Several studies report that positive social support correlates with positive health outcomes and adversely negative social relationships yield poor health outcomes. Social determinants of health can hinder an individual’s ability to create and confide in lasting relationships and the way these present themselves can change throughout the life course.

Having healthy bonds with other people can buffer outside traumas and stressors in the same way that unhealthy relationships can exacerbate negative health outcomes such as abuse, behavioral disorders, or chronic conditions. Nowadays these can take place in religious settings, clubs, fitness classes, and even in the virtual sphere with a growing popularity for online connections. 

When resources lack in any of these areas, a crucial foundation for health equity is damaged. 

Wellth’s Solution

In order to uphold health equity, both pillars must be intact. Wellth’s platform has proven effective for long term behavior change in the most difficult populations because it utilizes both financial and social support for our members. 

Wellth understands that chronic conditions are nuanced, as are the people who live with them. By marrying behavioral economics and live support we create a platform that can meet a variety of needs. 

Supporting financial needs with Wellth

Wellth offers financial support in the form of small financial rewards given as a reward for care plan adherence. Wellth members spend 68% of Wellth rewards on groceries and food, 20% on household needs, 7% on vehicle maintenance and gas, and 5% on home repairs. These directly contribute to undoing social determinants of health such as food insecurity, lack of access to transportation and meeting their environmental needs. 

Infographic depicting how Wellth members spend their rewards.

“The financial rewards helped me a lot also. I am part of a low income population...With the rewards I received, I was able to buy shampoo, soap, some groceries, and vitamins. I feel that it is really beneficial to have this kind of program available for us since it creates healthy habits for us and at the same time helps us have a better quality of life.”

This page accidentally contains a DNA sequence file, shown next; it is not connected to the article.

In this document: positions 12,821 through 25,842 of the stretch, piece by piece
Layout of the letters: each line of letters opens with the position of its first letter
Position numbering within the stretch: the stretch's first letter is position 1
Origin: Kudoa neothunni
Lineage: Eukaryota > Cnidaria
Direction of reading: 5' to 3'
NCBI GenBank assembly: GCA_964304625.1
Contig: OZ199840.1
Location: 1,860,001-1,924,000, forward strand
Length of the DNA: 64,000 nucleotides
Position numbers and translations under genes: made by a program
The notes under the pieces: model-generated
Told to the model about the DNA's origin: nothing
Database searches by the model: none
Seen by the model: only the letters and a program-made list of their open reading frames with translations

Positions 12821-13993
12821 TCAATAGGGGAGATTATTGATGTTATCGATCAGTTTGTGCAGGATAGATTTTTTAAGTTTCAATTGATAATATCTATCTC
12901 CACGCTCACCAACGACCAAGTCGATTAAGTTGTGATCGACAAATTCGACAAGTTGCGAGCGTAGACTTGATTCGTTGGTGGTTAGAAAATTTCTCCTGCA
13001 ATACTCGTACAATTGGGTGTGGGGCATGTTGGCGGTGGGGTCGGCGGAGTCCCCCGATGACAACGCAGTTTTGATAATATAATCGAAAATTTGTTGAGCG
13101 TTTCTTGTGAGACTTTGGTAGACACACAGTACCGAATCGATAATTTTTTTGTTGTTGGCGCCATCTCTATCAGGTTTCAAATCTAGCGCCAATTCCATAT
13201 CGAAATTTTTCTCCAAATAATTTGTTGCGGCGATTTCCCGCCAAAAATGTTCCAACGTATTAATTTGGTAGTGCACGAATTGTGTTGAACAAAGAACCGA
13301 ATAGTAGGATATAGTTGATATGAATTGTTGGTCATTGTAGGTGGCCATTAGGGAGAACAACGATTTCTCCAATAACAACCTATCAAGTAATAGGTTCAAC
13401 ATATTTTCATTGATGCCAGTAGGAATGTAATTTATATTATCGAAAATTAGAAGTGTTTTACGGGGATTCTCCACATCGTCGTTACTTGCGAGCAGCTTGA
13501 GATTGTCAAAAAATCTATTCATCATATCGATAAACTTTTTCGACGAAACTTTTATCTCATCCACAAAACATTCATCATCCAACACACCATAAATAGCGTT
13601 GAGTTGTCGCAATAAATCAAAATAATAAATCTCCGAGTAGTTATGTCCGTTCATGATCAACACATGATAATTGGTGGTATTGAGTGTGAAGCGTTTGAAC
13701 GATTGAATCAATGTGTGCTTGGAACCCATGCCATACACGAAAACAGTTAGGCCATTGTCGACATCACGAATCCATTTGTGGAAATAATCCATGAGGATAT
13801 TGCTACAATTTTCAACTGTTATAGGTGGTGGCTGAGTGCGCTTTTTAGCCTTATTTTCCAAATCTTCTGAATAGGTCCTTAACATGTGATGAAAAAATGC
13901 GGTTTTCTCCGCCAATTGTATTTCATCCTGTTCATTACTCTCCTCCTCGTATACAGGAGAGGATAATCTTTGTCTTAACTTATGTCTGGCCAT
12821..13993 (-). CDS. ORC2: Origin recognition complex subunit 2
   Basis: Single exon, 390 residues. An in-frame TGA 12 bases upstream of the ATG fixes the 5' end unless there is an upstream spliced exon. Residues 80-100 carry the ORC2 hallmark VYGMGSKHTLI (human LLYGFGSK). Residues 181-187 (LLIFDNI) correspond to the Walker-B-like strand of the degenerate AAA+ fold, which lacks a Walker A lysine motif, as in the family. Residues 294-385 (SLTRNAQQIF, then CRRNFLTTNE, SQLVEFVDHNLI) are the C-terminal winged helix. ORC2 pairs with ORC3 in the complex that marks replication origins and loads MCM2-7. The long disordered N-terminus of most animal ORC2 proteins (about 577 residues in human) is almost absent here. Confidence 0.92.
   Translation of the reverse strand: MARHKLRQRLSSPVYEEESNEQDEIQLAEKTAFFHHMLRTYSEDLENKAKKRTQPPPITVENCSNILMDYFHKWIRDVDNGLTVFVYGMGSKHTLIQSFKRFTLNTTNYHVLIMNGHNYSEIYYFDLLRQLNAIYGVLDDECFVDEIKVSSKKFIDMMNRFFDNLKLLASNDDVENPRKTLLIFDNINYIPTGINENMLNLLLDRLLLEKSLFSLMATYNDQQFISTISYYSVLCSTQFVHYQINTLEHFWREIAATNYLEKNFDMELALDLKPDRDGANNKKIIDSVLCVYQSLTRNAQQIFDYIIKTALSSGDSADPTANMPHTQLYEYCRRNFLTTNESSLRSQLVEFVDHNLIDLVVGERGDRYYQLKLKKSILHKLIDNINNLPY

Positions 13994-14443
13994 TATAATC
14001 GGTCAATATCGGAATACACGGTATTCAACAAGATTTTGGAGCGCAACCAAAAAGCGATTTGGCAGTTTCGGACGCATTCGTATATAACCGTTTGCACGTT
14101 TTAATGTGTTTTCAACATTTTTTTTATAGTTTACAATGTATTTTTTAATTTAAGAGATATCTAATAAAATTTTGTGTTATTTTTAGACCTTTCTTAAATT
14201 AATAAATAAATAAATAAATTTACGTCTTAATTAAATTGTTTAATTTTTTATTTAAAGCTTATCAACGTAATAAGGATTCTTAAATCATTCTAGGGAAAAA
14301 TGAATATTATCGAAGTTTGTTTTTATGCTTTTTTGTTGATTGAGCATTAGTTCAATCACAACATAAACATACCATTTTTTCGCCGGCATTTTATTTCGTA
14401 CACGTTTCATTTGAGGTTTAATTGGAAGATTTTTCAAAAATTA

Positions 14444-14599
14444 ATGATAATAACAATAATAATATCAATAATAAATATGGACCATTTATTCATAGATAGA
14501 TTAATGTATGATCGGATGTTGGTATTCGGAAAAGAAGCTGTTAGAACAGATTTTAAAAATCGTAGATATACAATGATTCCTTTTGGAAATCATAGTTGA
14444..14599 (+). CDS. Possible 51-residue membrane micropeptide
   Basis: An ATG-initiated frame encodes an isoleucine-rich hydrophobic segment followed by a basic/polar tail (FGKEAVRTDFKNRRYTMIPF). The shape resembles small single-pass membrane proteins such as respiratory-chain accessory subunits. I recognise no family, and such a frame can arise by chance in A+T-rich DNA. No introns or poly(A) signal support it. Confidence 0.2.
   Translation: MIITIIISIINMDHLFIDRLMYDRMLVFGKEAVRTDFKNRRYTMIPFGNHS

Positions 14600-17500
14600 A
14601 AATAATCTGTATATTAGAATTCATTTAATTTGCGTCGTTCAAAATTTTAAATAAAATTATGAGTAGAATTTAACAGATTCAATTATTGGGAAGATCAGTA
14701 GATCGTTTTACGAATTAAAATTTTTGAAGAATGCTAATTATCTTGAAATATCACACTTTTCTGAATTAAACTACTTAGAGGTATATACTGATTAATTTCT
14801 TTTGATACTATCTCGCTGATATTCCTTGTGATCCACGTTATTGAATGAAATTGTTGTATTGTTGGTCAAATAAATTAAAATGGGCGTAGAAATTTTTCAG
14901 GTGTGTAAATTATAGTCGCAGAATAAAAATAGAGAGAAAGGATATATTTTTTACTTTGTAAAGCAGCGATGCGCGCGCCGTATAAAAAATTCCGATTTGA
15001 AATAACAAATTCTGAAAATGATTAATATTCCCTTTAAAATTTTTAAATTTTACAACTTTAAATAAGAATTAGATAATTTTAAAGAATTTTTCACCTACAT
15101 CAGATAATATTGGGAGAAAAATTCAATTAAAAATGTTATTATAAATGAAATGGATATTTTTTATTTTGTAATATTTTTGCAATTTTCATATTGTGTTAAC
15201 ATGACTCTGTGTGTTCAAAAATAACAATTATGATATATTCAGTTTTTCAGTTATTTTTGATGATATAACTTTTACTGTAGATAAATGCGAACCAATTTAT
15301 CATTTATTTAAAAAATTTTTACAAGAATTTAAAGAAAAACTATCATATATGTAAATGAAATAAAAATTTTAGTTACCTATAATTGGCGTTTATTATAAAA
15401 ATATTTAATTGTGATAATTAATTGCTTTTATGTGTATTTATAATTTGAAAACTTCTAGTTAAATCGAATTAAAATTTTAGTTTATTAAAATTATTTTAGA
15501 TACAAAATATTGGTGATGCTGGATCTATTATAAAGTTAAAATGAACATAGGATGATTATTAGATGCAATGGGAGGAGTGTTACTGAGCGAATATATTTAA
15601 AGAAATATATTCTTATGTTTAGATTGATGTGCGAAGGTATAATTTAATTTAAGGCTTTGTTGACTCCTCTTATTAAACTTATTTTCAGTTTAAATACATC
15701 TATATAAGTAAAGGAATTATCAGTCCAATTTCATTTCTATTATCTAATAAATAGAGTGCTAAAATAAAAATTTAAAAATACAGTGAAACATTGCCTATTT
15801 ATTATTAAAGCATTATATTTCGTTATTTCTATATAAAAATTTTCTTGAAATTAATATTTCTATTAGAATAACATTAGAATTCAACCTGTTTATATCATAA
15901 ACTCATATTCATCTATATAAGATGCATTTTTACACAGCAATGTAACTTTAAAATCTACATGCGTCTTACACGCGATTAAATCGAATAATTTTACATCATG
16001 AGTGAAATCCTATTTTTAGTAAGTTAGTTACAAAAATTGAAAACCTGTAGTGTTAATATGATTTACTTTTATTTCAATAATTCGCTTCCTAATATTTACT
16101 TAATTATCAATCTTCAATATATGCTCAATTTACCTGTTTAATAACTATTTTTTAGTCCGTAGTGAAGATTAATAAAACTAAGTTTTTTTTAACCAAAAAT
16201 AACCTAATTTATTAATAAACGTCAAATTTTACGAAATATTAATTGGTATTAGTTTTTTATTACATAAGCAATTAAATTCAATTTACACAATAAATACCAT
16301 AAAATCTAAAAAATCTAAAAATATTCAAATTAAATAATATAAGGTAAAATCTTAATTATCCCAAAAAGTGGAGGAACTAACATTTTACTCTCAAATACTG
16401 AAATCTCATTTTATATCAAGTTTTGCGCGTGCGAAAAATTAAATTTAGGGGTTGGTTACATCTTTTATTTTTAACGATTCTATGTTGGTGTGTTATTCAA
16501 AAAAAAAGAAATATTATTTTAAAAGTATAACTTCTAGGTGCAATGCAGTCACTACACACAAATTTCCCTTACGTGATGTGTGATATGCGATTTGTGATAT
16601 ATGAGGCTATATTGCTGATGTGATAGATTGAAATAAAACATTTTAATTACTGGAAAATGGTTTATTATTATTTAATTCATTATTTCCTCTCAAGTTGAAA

- Feedback from a Wellth member

Supporting social needs with Wellth

Wellth’s live support team and personalized app experience satisfies the human need for interpersonal support. 

Wellth member specialist supporting a member

If a member misses too many check-ins they will get a reach out from an actual person to help address any roadblocks that could be preventing care plan adherence, going so far as to work with the care team to make sure the member is taken care of in a comprehensive manner. The app itself uses social rewards in the form of personalized messages of congratulations based on what the member interacts with the most and even has the opportunity to unlock video and voice messages from supportive family and friends. 

“The thing for me is it helps me stay on track. I always go through my mania phases and it hurts me really bad to where it makes my emotions go up and down...i completely shut out the world, except you guys i would answer you because i was trying to keep up my meds. But when i was encouraged to take them and i was able to take them so long in a row it actually became easier for me to stay with it”
-Feedback from a Wellth member

With an average care plan adherence of 90%, members are set up for long term success because they are not only financially supported, but are equipped with a support system and understanding of their conditions.